Sunday, December 20, 2009

City Walks SF #50: Fort Funston

That's right! We finished our 50 city walks this year, just like we'd planned.

Thanks again to Karen and Bernie for getting us such a great gift last Christmas! This deck was a phenomenal way to get to know our city (The City) and get exercise at the same time! Now we just have to figure out what to do with all of our weekends next year!


Fort Funston is a stretch of coast on the south side of the City, managed by the National Park Service. Like all NPS lands in the Bay Area, it features many military installations of WWII era or earlier. Here's one that the observation deck was built around:

There's the north side of Fort Funston, where dogs seem to outnumber people:

And here's the descent to the beach:

More beach - and fewer dogs here:

And back on top, heading through a battery:

This was a nice place, but for the distance from our house, I feel we might as well just go to Marin - so many fewer people there! Definitely a gorgeous asset for the City though.

And a lovely way to end our City Walks.

Saturday, December 19, 2009

Girls on the Run

I'd like to introduce you to a non-profit called Girls on the Run International, which has chapters throughout the country.

Girls on the Run of the Bay Area is dedicated to educating and preparing girls for a lifetime of self-respect and healthy living. Over the course of 10-weeks girls are introduced to healthy living lessons, participate in fun games, make new friends, run to build self-confidence, and prepare for their first 1mile or 5K run - the Lollipop Run on Sat. May 8th in Golden Gate Park. Our spring programs will launch on February 22nd and we anticipate serving 300 girls in 24 programs throughout the Bay Area. Over 75% of the girls in our program require scholarships to participate in the program.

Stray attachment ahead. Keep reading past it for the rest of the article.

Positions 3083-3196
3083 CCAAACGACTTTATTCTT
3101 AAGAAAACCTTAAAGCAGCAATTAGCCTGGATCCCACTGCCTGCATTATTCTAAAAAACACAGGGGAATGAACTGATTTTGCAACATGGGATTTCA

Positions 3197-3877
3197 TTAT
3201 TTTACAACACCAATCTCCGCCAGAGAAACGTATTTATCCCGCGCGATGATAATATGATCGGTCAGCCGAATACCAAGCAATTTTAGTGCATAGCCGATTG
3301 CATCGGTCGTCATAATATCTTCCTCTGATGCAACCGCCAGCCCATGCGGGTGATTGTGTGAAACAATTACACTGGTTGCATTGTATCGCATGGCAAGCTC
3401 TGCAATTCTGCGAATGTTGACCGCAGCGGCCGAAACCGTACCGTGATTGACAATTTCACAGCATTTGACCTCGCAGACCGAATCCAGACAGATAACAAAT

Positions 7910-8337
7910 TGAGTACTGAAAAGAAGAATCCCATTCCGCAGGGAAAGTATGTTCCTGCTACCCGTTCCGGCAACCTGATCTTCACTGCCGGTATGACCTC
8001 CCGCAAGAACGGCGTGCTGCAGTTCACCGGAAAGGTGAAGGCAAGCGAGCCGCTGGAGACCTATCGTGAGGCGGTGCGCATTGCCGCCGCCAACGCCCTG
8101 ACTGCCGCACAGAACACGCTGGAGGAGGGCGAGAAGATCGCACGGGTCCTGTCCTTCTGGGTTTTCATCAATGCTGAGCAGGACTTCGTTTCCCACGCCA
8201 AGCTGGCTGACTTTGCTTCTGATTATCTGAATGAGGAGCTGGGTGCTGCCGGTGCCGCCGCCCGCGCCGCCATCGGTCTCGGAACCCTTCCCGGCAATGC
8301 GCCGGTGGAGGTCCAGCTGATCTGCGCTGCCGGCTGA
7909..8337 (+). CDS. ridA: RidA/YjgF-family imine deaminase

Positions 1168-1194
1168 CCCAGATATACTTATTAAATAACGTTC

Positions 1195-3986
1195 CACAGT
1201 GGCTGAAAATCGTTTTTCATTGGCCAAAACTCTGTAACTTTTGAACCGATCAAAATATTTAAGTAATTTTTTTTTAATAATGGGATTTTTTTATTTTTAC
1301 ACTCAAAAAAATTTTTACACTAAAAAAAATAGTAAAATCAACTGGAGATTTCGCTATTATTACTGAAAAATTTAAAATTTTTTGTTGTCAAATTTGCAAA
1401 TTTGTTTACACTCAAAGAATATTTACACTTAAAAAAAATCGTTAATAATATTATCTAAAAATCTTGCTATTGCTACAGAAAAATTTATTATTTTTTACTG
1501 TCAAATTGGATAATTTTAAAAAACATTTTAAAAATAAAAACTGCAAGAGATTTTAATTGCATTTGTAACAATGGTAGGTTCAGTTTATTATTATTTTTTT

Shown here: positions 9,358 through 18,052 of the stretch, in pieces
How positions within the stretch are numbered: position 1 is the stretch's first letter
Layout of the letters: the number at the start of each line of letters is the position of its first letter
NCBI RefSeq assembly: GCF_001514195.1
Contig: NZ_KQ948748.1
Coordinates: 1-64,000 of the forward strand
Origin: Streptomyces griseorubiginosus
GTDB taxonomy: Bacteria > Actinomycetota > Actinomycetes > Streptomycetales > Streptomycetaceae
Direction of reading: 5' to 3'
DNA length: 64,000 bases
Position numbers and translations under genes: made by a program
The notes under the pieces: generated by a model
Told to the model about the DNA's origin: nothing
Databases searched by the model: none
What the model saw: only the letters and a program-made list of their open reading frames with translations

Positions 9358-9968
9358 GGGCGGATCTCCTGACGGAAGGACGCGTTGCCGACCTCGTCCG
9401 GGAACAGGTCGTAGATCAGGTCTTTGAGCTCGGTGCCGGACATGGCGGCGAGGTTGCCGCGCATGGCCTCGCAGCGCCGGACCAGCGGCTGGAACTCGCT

There is a great need for our programs in the Bay Area; many of the schools where we offer our program only provide 1 or 2 thirty minute PE classes a week. Research from the Women's Sports Foundation shows that if a girl does not participate in sports by the time she is 10, there is only a 10% chance that she'll be active at age 25. Additionally, a Prevention Institute Study found that investing $10 per person per year in programs to increase physical activity, improve nutrition and prevent tobacco use could save the country more than $16 billion in annual health care costs within five years. Our objective is to not only prevent at-risk behavior, such as adolescent pregnancies, eating disorders, depression, and substance abuse, but also to instill confidence, a positive attitude, and the importance of healthy living habits in each girl.
Perhaps you know a teenager, as I do, who may have benefited from such a program. Perhaps you, as I did, received these benefits through sports in grade school and middle school.

Consider being a coach in this program, or volunteering at one of the 5k runs, or becoming a "running buddy" in the 5ks. There are many opportunities.

Of course, I do have an ulterior motive: I am raising money for Girls on the Run as part of my training for the Kaiser Permanente Half Marathon in February. (That's right, although I denied it, I am addicted to running.) I will also be a running buddy for the spring Lollipop Run here in San Francisco. Consider finding out how you can help in your town!

Hark the Herald Angels 12K

Since I never found a partner for the Santa Barbara International Marathon relay, I had to sign up for another race to at least keep myself in some semblance of shape (that was before I signed up for another half marathon...). So, a 12k on Angel Island it was. Unfortunately, I am destined to never go to Angel Island in good weather.